Sunday, January 22, 2012

Complacency and Newt

I fear that liberals and Democrats are becoming complacent about the 2012 Presidential election. A number of times, I have heard or read liberals and Democrats express hope that Newt Gingrich will get the Republican nomination because he will be easy for Barack Obama to beat. I wonder why. Because of his marital history? Please. In my opinion, the lesson of Newt’s victory in South Carolina last night is that even many Christian conservatives are willing to disregard that, for they think that Newt has a greater chance of defeating Barack Obama. If the decision is between Barack Obama and Newt in the general election, Christian conservatives will vote for Newt, regardless of his sordid past.

How about the moderate or the swing-voters? I doubt that they’ll care much about Newt’s marital history. To them, Newt can easily come across as an intelligent man with a grasp on the issues of the day—-even if they might find him pedantic. President Obama, in my mind, does not have much of a record to run on. Saying that Obama captured Osama Bin-Laden will only go so far, in my view, for my impression is that this has become old-news. Although there are some jobs that are being created and Obama perhaps did prevent the United States from plummeting further into an economic abyss, people are still feeling the pinch of a bad economy. They could easily turn to Newt—-not so much because they love him, per se, but for the same reason that incumbents often get the boot: because people want a change, whatever it is.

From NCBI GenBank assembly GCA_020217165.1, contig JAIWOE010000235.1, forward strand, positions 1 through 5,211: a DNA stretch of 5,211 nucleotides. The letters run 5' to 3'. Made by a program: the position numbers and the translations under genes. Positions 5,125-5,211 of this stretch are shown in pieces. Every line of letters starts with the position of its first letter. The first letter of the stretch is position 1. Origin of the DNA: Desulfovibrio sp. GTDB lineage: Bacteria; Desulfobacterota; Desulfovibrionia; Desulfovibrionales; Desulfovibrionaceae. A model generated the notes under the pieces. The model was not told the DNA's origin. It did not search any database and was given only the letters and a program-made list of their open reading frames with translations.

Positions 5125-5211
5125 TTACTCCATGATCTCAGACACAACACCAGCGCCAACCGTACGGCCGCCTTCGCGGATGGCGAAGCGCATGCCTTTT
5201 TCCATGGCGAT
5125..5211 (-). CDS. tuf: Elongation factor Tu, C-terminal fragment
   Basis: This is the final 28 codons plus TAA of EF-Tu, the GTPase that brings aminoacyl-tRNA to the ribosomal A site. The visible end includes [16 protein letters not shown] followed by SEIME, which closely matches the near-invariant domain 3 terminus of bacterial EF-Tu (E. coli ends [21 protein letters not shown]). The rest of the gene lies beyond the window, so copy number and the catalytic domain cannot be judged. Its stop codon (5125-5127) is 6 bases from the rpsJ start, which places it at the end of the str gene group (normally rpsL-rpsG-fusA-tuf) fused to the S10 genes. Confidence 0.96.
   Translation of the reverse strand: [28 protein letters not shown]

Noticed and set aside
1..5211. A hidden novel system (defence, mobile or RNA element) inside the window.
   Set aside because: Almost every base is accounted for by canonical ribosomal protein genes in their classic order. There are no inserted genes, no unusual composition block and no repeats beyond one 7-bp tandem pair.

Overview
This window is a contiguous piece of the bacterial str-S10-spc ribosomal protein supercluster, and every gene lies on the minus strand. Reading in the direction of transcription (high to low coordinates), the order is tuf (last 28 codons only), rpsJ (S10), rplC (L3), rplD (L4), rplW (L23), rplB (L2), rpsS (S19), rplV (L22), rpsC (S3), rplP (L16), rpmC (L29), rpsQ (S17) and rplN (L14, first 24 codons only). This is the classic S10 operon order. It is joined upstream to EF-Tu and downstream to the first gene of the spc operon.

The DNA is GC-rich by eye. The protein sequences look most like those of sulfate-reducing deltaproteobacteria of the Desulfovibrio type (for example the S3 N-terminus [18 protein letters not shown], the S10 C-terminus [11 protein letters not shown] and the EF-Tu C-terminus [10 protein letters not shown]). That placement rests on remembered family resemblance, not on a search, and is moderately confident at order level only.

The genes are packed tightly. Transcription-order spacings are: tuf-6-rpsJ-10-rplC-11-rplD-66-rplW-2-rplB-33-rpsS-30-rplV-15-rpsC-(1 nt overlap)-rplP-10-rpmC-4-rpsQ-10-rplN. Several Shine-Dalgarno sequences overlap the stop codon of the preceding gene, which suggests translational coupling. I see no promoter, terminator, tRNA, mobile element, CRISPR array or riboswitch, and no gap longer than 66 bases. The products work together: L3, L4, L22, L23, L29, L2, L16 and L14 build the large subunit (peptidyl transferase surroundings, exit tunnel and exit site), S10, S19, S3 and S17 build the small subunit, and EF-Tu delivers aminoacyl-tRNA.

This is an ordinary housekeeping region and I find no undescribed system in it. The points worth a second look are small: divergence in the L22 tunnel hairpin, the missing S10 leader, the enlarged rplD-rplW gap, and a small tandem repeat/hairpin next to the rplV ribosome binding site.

Liberals and Democrats should not be so complacent, therefore. Even if Newt wins the nomination, it’s not smooth-sailing for Obama. Far from it.


  1. I think the nature of the infidelity is something. I mean look how hated John Edwards became when the nature of his infidelity really came to light. Hammer it enough and it'll really become a bigger issue. But it's much more than that. The way that Newt left as Speaker, his lobbying for FM (even though he says he was just a consultant as a historian or something like that), his support for an individual mandate, the ethics issues while he was in office, all the Republicans that used to work with him and say he was terrible, and the fact that he's his own worst enemy. They think he'll self destruct because of his ego and lack of discipline. I think liberals know how vulnerable he is and that's why they much more prefer Newt over Romey.

  2. That could be. But he has managed to survive these things so far----either because many people don't care, or because they think that's in the past, or because (after many years) they don't expect much out of him anyway in terms of ethics and fidelity, or because they think he's preferable to Obama, or because they feel that his brains will compensate for his ego and lack of discipline (notwithstanding his factual errors). But it will be interesting to see what happens.

  3. He survived among 40% of Republicans in SC, but it hadn't been that great before. Apparently he had a much bigger ground game going on over there than the others and it's where he's been putting all his chips. It payed off. It'll be different elsewhere. They haven't really hit him with the character and ethics stuff yet but they will and then we'll see how the Republican primary voters respond. These next few weeks should be fun! : )


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